Tuesday, 8 November 2016

New Players and Magic


Lister: All we've got is us guys, us and our own resourcefulness.
 
I play with new players a lot. As well as players of some experience who are seemingly unable to read a rulebook. I can’t blame them. Rulebooks are for GMs. The trend to producing player-focussed rulebooks – AD&D2e, you started the rot! – has exploded the crunch on both sides of the table. That’s not for me, or for my players.
 
One of the things that I find hardest to deal with in any game is magic. And high-technology, but, let’s face it, that is the same thing as far as matters in a sci-fi RPG. It is particularly difficult with new players. It is one thing for a player to say, ‘My character does X, where X is something within the ranges of human potential’ as a GM and the players can use a combination of common expectations and a – hopefully – straightforward resolution system to adjudicate the success of this action. Magic tends to create ‘exceptional’ rules, introduce new resolution systems, and threaten the common understanding shared by the table, at least until the table has absorbed both the rules and the setting.
 
This is just a long way round to saying that I tend to find it easier to GM games for my group in which access to magic (for PCs and NPCs) is pretty restricted, at least at the start of a campaign.
 
So, you know, WFRP!
 
Cat: My God, it's worse than I thought!

Saturday, 27 August 2016

A player's view of Kakabad


In lieu of a post about contemporary gaming, what with the sunny weather, afternoons in the pub, and the odd barbecue - and for anyone not in the UK, we get so few really sunny days these must be seized upon - I thought I'd dig out some old player maps and let you see how one of my players interpreted our journey across Kakabad in pursuit of the Crown of Kings.


  Khare


The Baklands


Mampang

Thursday, 25 August 2016

Preparation for a jungle expedition... delayed


I was busy making my own version of a very familiar map, and adapting the encounters for Advanced Fighting Fantasy, when my brother invited me down the pub. Ah well, hangover cleared, that gives me time for a bit more polish then...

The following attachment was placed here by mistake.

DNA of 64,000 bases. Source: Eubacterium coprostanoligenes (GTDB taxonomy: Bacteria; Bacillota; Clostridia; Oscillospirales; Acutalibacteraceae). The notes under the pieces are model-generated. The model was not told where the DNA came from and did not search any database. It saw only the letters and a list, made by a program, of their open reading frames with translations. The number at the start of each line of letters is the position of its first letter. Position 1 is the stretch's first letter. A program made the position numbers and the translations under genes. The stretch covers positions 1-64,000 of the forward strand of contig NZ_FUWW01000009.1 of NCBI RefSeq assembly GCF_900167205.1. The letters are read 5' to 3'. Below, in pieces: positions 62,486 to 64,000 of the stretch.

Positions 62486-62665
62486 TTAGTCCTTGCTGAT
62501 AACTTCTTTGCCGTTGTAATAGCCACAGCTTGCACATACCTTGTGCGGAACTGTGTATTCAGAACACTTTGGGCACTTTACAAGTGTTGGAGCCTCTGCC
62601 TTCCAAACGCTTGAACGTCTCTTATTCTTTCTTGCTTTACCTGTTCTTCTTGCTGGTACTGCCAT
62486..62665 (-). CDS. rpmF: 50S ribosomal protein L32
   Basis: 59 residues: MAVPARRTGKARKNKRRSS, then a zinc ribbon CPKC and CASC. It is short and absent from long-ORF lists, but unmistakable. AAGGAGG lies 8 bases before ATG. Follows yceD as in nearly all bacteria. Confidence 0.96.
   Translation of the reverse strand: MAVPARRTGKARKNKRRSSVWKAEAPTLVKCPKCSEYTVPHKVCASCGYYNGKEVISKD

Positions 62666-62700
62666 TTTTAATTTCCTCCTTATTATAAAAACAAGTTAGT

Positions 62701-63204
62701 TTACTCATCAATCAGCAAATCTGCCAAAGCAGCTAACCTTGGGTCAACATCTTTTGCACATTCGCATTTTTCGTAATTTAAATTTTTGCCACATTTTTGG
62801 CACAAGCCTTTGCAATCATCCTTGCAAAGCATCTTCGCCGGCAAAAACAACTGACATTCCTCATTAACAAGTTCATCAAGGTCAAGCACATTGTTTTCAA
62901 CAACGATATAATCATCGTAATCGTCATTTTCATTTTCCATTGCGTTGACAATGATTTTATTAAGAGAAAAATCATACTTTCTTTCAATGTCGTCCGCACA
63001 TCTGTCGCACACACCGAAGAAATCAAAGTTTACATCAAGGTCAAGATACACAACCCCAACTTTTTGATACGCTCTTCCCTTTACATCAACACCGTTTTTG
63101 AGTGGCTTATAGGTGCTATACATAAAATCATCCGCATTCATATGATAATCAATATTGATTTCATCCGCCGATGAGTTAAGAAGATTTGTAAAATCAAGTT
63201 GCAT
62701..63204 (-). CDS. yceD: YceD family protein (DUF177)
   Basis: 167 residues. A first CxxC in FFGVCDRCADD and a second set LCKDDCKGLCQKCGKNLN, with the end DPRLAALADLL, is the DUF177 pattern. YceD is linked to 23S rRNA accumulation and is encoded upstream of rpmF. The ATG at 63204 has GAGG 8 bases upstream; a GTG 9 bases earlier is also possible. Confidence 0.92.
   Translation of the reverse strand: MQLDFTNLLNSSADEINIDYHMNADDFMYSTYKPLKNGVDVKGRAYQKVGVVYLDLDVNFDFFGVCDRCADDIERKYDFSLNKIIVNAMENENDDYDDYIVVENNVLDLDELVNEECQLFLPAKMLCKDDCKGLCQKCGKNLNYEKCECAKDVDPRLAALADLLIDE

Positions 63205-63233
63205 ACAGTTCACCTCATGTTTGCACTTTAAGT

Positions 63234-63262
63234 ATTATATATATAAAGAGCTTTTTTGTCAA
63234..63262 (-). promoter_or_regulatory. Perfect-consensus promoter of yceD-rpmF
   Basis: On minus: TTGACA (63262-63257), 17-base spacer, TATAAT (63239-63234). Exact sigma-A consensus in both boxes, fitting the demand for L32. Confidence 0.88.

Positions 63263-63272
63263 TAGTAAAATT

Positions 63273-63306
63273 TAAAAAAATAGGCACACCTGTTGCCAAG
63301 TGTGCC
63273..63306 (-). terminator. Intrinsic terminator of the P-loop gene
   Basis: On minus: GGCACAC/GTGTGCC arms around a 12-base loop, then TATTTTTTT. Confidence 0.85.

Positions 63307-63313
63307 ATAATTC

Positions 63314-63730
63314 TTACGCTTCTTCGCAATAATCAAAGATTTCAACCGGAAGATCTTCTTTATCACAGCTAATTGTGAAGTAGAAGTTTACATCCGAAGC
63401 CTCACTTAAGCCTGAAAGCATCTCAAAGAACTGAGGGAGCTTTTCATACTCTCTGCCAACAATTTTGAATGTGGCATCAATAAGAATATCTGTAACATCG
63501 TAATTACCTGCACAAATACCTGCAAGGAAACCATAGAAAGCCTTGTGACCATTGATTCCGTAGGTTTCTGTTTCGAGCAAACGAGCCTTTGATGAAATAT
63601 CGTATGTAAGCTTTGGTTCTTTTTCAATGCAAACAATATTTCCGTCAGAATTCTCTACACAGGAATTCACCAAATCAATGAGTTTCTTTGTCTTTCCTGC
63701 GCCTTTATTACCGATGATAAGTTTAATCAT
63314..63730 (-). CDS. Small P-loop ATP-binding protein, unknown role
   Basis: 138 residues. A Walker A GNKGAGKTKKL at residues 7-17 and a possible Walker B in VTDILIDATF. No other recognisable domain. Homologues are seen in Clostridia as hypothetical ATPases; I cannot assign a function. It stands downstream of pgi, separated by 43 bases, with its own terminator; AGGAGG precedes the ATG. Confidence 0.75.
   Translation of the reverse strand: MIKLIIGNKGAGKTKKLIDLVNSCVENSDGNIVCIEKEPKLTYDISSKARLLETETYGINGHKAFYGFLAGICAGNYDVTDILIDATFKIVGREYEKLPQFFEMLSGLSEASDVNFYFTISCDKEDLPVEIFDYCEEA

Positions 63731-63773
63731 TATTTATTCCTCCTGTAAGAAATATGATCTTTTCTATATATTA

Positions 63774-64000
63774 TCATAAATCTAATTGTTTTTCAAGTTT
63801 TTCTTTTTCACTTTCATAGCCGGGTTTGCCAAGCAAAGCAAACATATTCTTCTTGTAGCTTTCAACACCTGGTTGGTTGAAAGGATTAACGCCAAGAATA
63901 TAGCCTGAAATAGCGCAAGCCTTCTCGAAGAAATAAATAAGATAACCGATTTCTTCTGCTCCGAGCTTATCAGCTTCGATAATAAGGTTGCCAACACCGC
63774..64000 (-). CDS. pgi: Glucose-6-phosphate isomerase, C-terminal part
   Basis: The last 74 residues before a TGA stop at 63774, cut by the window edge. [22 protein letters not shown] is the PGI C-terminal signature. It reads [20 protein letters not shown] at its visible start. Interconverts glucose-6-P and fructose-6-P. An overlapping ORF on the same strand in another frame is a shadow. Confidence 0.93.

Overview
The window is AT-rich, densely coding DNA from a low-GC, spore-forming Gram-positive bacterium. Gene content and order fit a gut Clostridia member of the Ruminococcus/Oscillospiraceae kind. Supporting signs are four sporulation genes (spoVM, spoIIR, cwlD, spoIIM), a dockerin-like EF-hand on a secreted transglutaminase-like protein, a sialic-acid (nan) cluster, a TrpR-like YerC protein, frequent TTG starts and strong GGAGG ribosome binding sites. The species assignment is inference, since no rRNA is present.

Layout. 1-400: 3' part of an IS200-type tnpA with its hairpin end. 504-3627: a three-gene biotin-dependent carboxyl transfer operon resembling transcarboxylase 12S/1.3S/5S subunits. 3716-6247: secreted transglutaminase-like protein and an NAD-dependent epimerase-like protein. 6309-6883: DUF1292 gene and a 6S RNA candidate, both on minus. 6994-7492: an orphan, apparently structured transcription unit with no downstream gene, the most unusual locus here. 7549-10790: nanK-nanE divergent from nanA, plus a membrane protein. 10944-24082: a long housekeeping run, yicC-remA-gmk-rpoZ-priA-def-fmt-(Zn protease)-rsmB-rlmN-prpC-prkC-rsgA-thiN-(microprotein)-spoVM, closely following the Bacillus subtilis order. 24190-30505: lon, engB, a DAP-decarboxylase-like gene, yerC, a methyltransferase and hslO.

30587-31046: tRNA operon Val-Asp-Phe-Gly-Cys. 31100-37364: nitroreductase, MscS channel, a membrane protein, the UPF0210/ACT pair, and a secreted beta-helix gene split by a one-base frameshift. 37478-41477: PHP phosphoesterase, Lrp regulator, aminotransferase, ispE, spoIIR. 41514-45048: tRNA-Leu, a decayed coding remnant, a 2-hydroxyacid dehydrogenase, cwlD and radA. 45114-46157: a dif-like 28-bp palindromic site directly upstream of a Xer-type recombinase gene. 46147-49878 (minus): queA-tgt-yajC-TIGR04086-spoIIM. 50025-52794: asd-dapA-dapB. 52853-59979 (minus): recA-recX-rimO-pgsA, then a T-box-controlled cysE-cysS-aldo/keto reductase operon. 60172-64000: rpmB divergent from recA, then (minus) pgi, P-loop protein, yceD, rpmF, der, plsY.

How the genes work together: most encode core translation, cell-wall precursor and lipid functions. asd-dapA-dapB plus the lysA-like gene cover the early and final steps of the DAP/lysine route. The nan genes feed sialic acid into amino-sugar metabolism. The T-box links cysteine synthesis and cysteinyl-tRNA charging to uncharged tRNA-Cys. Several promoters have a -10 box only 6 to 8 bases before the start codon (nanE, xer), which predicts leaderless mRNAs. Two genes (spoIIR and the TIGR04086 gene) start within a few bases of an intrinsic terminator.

Tuesday, 23 August 2016

Why I play Advanced Fighting Fantasy... #43


"This A4 sci-fi comic, with 20 pages of strip and a six page text story, displays a penchant for the twist ending and poetic justice. The tales of killing, cloning and interrogation are written as if by someone who takes life very seriously. It’s impressively drawn by Bolt-01, with grey tones by Richmond Clements and backgrounds that convincingly evoke the worlds in which the stories penned by Andrew Bartlett are set. 7/10."

In a past life I had a short crack at writing small-press comics. This was the review of one of them from Comics International. And this sums up my problem: 'written as if by someone who takes life very seriously'. And I do, to my own detriment. I'm always in danger of draining the fun from things, for intellectualising (and politicising) the things that I enjoy, rather than just enjoying them.

Fighting Fantasy (Advanced, or otherwise) operates as a necessary corrective to my tendency, when running games, to strive for too much 'realism' and too little of the fantastical and 'adventuresomeness'. I'm just the kind of Games Master who would ruin a Star Wars game by beginning a campaign with this:

"Turmoil has engulfed the Galactic Republic. The taxation of trade routes to outlying star systems is in dispute.

Hoping to resolve the matter with a blockade of deadly battleships, the greedy Trade Federation has stopped all shipping to the small planet of Naboo.